2018 Annual Conference

The 2018 Heritage Ohio Annual Preservation and Revitalization Conference will be held in downtown Cleveland, October 22-24.

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Quarterly Revitalization Series: Organization

September 12th in Painesville, Ohio

More details as they become available.

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Quarterly Revitalization Series: Economic Vitality

June 6 in Delaware, Ohio

More details as they become available.

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Quarterly Revitalization Series: Design

April 18th in Marietta, Ohio

More details as they become available.

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Quarterly Revitalization Series: Promotion

Join Heritage Ohio in Kent, Ohio on February 15th for the first Revitalization Series workshop of 2018.

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Del Monte Easement

341 South Third St,
Columbus, OH 43215


Last year at this time we were putting the finishing touches on an easement for the Del Monte Building in Columbus (no relation to the company supplying your bananas!) While many of our easements are taken on large commercial buildings in downtown areas, the Del Monte is a smaller example. Originally built as a six-unit apartment building in the early 1900s, the building served a need for living units as Columbus experienced a growth phase during the first quarter of the twentieth century.

The Del Monte is a handsome three-story masonry building with a buff stone foundation and simple cornice. The building features numerous window openings, so even in the early 1900s, the units must have had a light and airy feeling.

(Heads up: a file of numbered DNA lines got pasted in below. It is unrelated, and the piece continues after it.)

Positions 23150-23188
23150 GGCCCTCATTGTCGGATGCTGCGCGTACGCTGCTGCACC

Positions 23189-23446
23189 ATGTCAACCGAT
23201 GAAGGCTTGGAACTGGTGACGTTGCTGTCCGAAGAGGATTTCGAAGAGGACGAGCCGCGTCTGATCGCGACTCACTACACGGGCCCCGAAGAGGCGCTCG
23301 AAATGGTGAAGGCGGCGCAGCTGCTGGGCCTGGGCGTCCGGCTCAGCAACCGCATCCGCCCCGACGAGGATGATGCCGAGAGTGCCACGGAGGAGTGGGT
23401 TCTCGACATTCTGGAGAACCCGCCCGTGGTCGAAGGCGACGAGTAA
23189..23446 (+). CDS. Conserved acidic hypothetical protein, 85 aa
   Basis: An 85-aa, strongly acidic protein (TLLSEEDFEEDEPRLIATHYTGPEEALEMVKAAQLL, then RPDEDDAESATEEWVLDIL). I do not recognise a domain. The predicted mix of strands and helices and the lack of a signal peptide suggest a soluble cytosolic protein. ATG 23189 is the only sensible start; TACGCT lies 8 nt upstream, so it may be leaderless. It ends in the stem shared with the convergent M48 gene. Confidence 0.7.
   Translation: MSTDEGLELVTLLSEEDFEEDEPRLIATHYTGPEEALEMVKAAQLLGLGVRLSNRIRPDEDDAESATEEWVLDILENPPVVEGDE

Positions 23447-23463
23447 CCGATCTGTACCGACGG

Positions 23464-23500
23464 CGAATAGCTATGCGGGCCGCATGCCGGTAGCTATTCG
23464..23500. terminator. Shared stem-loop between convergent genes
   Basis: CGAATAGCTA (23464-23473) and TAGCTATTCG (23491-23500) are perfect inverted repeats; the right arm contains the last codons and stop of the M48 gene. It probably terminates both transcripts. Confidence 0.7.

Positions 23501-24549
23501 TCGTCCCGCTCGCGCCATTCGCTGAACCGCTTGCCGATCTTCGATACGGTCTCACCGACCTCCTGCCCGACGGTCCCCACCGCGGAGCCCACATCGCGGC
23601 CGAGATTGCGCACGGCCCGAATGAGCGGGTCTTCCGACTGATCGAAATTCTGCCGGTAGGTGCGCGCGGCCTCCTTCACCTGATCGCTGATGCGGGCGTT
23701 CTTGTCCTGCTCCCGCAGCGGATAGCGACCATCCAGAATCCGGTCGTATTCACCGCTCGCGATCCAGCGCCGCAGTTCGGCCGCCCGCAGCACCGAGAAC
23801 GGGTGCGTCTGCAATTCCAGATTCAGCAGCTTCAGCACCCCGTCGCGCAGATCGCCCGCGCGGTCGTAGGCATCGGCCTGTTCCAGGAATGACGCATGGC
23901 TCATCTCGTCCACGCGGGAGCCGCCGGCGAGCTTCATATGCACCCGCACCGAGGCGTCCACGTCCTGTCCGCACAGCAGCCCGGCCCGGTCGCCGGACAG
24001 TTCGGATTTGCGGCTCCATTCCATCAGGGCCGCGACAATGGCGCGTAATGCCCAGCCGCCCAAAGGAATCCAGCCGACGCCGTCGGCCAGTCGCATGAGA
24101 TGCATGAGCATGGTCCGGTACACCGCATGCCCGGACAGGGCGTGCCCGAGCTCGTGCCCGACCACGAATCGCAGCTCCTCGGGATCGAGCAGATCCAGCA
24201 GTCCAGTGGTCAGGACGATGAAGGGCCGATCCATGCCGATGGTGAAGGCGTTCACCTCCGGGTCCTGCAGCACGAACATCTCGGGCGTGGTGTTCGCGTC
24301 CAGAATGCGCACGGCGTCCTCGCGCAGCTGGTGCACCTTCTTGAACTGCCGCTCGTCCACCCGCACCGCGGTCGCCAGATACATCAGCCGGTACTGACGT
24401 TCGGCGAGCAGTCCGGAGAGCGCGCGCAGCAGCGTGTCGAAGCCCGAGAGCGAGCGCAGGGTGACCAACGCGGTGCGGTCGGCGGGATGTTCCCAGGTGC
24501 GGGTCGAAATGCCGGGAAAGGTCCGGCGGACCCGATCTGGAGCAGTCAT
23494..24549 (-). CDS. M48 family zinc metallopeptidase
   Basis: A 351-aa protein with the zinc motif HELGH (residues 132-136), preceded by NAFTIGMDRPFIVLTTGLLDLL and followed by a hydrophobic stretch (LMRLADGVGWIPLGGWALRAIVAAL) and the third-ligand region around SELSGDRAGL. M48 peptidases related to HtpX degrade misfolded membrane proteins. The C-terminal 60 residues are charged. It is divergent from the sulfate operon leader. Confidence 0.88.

Joyce Barrett commented on the positive impact of the easement: “Even modest downtown buildings can benefit from the owner placing an easement on the property, making this a win-win for the owner and for preservationists. In the case of the Del Monte Building, we’ve ensured that a historic building not under local design review will be preserved and enjoyed for generations to come. And the owner can receive a tax deduction for donating the easement.”

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Protected: Revitalize Ohio Winter 2017

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Revitalize Ohio Fall 2017

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Akron Easement

800 Dan St
Akron, OH 44310


Our easement program has been active since 2004, when we accepted our first easement on the Rawson Block in Findlay. Over the years we’ve seen how the program can be adapted: we’ve worked with owners in a variety of communities, and we’ve worked with a variety of property owners, including commercial property owners, nonprofit owners, and municipalities. Additionally, easements have been placed on buildings well before a full-scale rehab has been completed, and years after a large-scale rehab was completed.

The main Reserve Training Building, constructed in 1956